This Super Bowl also meant that Boston and St. Louis would play each other in the championship game or series of all four major North American sports leagues at least once, becoming the first time that that had happened between teams from two specific cities or regions. Previously,

The Patriots, as the designated home team, wore their home nautical blue jerseys and silver pants, while the Rams donned their road white jerseys and New Century Gold pants.

Broadcasting edit

The game is shown aboard the USS John C. Stennis in the Persian Gulf.

The game was broadcast in the United States by Fox. The telecast was presented in a 480p enhanced-definition widescreen format marketed as "Fox Widescreen". While promoted as having higher quality than standard-definition, and being the first widescreen sports telecast on U.S. television to use a singular telecast for all viewers (rather than using a separate production exclusive to the widescreen feed), it was not true high definition, but still matched the aspect ratio of HDTV sets.[23][24]

The game was called by play-by-play announcer Pat Summerall and color commentator John Madden. Pam Oliver and Ron Pitts served as sideline reporters. This was Summerall's 26th and final Super Bowl broadcast on television or radio (and his 11th doing play by play). It was also the eighth and final Super Bowl telecast, and final NFL telecast of any kind, for the Summerall and Madden announcing team. The two had become the NFL's most famous broadcast duo since they were paired together in 1981 on CBS. After this game, Summerall retired from broadcasting and Madden moved to ABC's Monday Night Football. As a result, Madden was the first person to announce Super Bowls on different networks in consecutive years when he called Super Bowl XXXVII on ABC with Al Michaels.

James Brown hosted all the events with help from his fellow Fox NFL Sunday cast members Terry Bradshaw, Howie Long, and Cris Collinsworth. Jillian Barberie served as the weather and entertainment reporter during the pre-game show.

Advertising edit

Memorable television commercials that aired during the game included Columbia Pictures' trailer for Spider-Man, Budweiser's "Picking a Card", and Super Bowl Ad Meter commercial of the year winners Bud Light "Satin Sheets." The best commercial of the year from Adbowl M&M's "Chocolate on our Pillow or Hotel Check In" and EA Sports' Madden NFL 2002, which aired during the game three days after Madden NFL 2002 started selling in Japan by Electronic Arts Square.

Entertainment edit

Pregame edit

Before the game, an ensemble of singers featured Barry Manilow, Yolanda Adams, James Ingram, Wynonna Judd, and Patti LaBelle performing Manilow's song "Let Freedom Ring."

In a video segment, past and present NFL players read excerpts from the Declaration of Independence, which has become a part of all subsequent Super Bowls carried by Fox Sports. Super Bowls XXXIX, XLII, and XLV used different active and former players (and a player's widow) reading the Declaration for each version. Former U.S. presidents Gerald Ford, Jimmy Carter, George H. W. Bush, and Bill Clinton appeared in another videotaped segment and recited some of the speeches by Abraham Lincoln. Because Ronald Reagan had Alzheimer's disease, his wife Nancy appeared on the segment in place of him accompanied by Aaron Copland's Lincoln Portrait performed by the Boston Pops Orchestra under the direction of maestro Keith Lockhart.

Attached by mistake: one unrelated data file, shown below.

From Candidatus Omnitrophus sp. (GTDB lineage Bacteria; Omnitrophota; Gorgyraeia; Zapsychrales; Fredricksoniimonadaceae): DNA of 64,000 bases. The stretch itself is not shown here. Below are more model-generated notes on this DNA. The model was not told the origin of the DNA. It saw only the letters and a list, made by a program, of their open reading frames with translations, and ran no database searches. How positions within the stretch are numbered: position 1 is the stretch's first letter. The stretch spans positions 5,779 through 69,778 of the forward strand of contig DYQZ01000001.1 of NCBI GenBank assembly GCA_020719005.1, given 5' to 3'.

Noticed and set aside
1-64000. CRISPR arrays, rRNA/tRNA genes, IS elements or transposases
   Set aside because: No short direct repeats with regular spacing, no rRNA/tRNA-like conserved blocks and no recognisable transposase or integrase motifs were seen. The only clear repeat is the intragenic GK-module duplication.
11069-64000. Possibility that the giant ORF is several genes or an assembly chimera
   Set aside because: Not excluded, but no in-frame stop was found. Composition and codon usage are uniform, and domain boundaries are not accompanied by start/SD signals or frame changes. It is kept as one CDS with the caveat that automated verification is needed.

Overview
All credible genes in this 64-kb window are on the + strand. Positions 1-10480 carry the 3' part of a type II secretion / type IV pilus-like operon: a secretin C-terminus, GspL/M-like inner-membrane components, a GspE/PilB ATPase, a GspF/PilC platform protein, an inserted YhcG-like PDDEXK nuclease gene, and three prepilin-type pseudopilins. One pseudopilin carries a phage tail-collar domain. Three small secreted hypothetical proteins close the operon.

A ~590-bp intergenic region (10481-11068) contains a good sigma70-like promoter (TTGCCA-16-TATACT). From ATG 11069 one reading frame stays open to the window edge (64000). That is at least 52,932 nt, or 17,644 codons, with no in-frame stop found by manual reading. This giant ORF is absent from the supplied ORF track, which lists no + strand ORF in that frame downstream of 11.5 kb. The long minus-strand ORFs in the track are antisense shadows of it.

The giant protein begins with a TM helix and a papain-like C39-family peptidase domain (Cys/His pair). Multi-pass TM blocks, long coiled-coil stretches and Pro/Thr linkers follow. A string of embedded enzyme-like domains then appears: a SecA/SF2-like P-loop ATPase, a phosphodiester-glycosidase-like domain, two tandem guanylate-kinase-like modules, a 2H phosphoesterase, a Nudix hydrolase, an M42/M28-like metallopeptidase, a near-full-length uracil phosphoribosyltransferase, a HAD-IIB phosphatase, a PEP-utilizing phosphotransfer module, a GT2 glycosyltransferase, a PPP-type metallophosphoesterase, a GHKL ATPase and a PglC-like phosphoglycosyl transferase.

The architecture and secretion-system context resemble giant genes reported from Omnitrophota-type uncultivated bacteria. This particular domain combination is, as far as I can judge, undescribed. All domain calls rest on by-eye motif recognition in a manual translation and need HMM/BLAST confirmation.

Singers Mary J. Blige and Marc Anthony, along with the Boston Pops, performed "America the Beautiful". Paul McCartney then sang his post-9/11 song "Freedom". Afterwards, singer Mariah Carey, accompanied by the Boston Pops, performed the national anthem.

George H. W. Bush became the first president, past or present, to participate in a Super Bowl coin toss in person (Ronald Reagan participated in the Super Bowl XIX coin toss via satellite from the White House in 1985). Bush was joined by former Dallas Cowboys Hall of Fame quarterback Roger Staubach. Staubach played at the United States Naval Academy and was the Most Valuable Player of Super Bowl VI, which was played 30 years prior at New Orleans' Tulane Stadium.

Patriots entrance into the Superdome edit

As was customary at the time, the Rams' individual offensive starters were introduced first, as the Rams were considered the visitors. However, when it came time to introduce the Patriots' starters, Pat Summerall, making the public address announcement, revealed that the Patriots chose "to be introduced as a team." According to David Halberstam's book, The Education of a Coach, Belichick was given a choice by the NFL to introduce either the offense or defense. Belichick chose neither, asking that the team be introduced all at once in the spirit of unity. Although this was initially rejected by the NFL, Belichick held his ground and the NFL honored his request. The full team introduction demonstrated solidarity, and struck a chord with the audience in the wake of the 9/11 attacks. Since the next Super Bowl game, both Super Bowl participants have been introduced collectively as a team, a precedent which has continued.

Halftime edit